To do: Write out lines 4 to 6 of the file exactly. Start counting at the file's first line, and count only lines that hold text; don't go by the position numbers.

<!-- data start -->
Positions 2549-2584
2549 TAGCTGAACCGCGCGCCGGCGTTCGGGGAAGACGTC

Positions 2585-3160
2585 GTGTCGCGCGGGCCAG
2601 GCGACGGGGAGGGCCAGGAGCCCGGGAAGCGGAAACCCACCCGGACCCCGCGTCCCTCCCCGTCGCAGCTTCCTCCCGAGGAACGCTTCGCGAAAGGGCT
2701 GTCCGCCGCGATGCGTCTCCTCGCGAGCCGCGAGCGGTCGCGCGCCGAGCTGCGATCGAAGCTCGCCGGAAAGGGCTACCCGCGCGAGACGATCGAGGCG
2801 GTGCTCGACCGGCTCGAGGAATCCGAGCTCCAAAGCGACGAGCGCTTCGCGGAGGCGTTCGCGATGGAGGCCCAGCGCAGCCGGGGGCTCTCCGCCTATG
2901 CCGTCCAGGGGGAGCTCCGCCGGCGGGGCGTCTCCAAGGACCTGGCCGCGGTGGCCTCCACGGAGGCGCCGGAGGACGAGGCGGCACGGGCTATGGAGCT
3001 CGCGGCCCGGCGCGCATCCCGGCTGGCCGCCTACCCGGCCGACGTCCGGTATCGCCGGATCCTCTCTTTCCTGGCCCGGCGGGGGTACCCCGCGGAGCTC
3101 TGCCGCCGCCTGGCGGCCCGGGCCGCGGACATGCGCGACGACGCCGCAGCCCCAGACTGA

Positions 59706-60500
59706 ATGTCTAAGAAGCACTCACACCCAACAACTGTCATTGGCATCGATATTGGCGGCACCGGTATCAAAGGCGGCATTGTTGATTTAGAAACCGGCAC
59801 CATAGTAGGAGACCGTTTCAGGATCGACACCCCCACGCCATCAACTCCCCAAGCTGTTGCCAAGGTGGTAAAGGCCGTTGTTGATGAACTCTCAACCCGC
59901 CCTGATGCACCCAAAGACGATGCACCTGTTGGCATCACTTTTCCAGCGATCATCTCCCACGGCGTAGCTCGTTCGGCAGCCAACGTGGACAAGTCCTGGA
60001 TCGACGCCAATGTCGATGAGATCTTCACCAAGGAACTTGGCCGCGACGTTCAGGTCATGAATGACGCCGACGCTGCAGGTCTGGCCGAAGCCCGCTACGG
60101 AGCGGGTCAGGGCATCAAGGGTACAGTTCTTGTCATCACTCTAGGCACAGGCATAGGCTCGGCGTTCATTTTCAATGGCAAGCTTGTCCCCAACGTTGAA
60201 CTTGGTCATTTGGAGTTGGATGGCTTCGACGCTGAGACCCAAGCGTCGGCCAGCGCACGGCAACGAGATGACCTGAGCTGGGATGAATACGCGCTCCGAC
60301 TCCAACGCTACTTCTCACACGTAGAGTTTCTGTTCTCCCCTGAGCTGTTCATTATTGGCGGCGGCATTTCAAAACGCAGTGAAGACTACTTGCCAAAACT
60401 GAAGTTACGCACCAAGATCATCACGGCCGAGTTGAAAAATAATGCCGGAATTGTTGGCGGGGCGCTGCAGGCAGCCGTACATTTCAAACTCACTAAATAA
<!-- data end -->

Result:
2585 GTGTCGCGCGGGCCAG
2601 GCGACGGGGAGGGCCAGGAGCCCGGGAAGCGGAAACCCACCCGGACCCCGCGTCCCTCCCCGTCGCAGCTTCCTCCCGAGGAACGCTTCGCGAAAGGGCT
2701 GTCCGCCGCGATGCGTCTCCTCGCGAGCCGCGAGCGGTCGCGCGCCGAGCTGCGATCGAAGCTCGCCGGAAAGGGCTACCCGCGCGAGACGATCGAGGCG